PETALING JAYA: A former Malaysian Bar president has urged the Judicial Appointments Commission (JAC) to consider nominating more lawyers as judges in order to close the gulf of those coming from the Bar and the government.
George Varughese said there are about 21,500 lawyers from the peninsula, Sabah and Sarawak. This was a big talent pool for the JAC to pick suitable candidates.
Government lawyers — deputy public prosecutors and the federal counsel — from the Attorney-General’s Chambers (AGC) only make up 2,000.
Varughese, however, said the current ratio from the Bar and AGC, as reflected in the Bench, was a total opposite.
Only two of the present 12 apex court judges and three of the 25 Court of Appeal judges come from the Bar while the rest come from the government.
The statistics of High Court judges and judicial commissioners are also sharply tilted toward those coming from the AGC and Sessions Court.
Varughese said this in response to two more vacancies that will exist in the Federal Court when judges Alizatul Khir Osman Khairuddin and Ahmad Maarop retire in the next two months.
There are already three vacancies in the 15-member apex court while there are seven empty slots in the 32-member Court of Appeal.
The JAC, chaired by the chief justice, functions to propose names for appointment and elevation to the prime minister, who will advise the Yang di-Pertuan Agong, who will then make the appointment after consulting the Conference of Rulers.
Varughese said the experience and expertise of lawyers would be of great assistance when the Bench delivered decisions on trust, equity, family and complex commercial law cases.
“Judges, who have been in private practice, will look at problems from a practical aspect as they have dealt with and represented clients in court,” he added.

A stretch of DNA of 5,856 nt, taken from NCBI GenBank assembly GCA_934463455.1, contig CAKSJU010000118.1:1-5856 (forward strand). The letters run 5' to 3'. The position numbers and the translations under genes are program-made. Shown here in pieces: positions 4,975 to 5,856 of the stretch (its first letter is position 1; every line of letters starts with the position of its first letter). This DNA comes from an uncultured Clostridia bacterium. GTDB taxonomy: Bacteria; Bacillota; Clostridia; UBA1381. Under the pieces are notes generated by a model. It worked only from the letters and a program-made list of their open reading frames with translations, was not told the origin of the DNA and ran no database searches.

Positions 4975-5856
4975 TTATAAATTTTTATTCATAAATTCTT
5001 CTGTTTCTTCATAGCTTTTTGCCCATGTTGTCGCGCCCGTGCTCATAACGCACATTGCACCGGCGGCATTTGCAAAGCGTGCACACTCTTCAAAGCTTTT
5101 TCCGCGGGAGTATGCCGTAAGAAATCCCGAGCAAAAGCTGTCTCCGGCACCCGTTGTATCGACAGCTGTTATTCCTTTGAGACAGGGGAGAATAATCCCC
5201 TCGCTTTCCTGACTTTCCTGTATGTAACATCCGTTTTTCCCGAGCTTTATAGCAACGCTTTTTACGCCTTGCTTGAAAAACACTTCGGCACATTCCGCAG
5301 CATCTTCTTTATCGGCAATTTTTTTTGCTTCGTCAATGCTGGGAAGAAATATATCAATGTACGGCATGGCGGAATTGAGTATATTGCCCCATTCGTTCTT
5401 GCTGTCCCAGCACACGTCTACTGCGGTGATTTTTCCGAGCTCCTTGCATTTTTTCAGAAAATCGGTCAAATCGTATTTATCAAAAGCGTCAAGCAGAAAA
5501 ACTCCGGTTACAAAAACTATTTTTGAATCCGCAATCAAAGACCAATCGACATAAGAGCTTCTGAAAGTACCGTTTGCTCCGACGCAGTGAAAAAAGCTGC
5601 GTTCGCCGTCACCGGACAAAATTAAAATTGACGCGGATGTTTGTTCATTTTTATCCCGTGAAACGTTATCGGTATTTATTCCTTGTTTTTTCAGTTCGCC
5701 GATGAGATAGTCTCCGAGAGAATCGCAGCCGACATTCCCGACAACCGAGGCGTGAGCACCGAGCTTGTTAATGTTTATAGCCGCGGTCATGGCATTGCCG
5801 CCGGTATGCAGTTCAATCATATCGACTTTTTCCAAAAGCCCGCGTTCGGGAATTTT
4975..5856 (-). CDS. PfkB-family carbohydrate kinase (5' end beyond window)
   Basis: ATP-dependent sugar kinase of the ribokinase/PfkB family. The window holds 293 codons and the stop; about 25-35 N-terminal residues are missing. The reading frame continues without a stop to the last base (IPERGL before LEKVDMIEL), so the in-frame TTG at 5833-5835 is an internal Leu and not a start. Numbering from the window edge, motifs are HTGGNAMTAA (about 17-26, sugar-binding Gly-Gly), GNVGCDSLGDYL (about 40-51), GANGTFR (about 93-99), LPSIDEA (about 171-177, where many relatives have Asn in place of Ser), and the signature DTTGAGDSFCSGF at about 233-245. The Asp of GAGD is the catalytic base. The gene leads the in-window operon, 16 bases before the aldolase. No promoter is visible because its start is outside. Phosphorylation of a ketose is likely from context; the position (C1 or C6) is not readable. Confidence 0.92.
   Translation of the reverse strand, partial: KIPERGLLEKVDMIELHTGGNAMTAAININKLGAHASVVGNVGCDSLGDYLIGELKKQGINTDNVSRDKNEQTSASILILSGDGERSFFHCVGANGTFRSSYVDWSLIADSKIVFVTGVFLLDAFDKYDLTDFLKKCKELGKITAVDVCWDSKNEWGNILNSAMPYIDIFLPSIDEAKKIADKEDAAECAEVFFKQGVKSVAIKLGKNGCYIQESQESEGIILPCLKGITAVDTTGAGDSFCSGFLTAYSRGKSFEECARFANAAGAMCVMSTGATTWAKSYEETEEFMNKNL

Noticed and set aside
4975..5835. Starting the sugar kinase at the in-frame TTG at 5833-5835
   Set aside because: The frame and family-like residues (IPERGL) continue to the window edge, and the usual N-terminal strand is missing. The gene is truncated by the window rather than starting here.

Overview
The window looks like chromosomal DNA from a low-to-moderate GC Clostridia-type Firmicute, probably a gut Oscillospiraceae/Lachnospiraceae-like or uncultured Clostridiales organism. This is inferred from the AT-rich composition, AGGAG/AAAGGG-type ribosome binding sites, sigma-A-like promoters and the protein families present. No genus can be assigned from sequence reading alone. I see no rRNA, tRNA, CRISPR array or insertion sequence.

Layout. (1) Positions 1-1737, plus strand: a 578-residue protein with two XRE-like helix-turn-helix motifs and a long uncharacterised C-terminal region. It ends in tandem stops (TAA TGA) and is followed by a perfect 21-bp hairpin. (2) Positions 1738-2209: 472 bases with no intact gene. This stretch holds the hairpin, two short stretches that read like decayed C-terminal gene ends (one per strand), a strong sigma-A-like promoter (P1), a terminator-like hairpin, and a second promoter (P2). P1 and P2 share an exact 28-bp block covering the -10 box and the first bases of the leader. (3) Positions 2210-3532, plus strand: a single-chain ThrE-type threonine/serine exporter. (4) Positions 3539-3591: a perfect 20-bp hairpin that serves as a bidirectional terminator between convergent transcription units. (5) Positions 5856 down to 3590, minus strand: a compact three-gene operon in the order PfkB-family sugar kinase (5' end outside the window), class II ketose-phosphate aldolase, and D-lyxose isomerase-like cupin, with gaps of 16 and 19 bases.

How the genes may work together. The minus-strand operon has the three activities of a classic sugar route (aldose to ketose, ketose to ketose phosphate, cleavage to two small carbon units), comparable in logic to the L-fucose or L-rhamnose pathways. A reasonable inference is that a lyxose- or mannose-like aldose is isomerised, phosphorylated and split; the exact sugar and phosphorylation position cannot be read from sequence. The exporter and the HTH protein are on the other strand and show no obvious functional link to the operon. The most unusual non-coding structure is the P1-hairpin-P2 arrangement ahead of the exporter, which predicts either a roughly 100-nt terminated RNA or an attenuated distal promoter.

Varughese said he also hoped the JAC would also consider elevating senior lawyers straight to the Court of Appeal and the Federal Court as there were precedents.
Lawyer Gopal Sri Ram was first elevated to the Court of Appeal in 1994 and he retired as a Federal Court judge in 2009.
Another lawyer, Zaki Azmi, was promoted straight to the Federal Court in 2007 and assumed the post of Court of Appeal president and retired as chief justice in 2011.
Others were ex-chief justices Richard Malanjum and Mohamed Dzaiddin Abdullah and former Court of Appeal president Wan Adnan Ismail.
Former Sabah Law Society president Brenndon Keith Soh also said the JAC must work towards having a balanced ratio of at least 50:50 coming from lawyers and the judicial and legal service.
“The experience and exposure of lawyers to work with those from the service will bring immense benefit to the Malaysian judiciary,” he added.
Lawyer Syed Iskandar Syed Jaafar Al-Mahdzar said judicial history had proven that judges who came from the Bar left an indelible mark as administrators or jurists.
“Some were noted for modernising the court system while others wrote visionary and celebrated judgements in criminal, civil and constitutional law,” he said.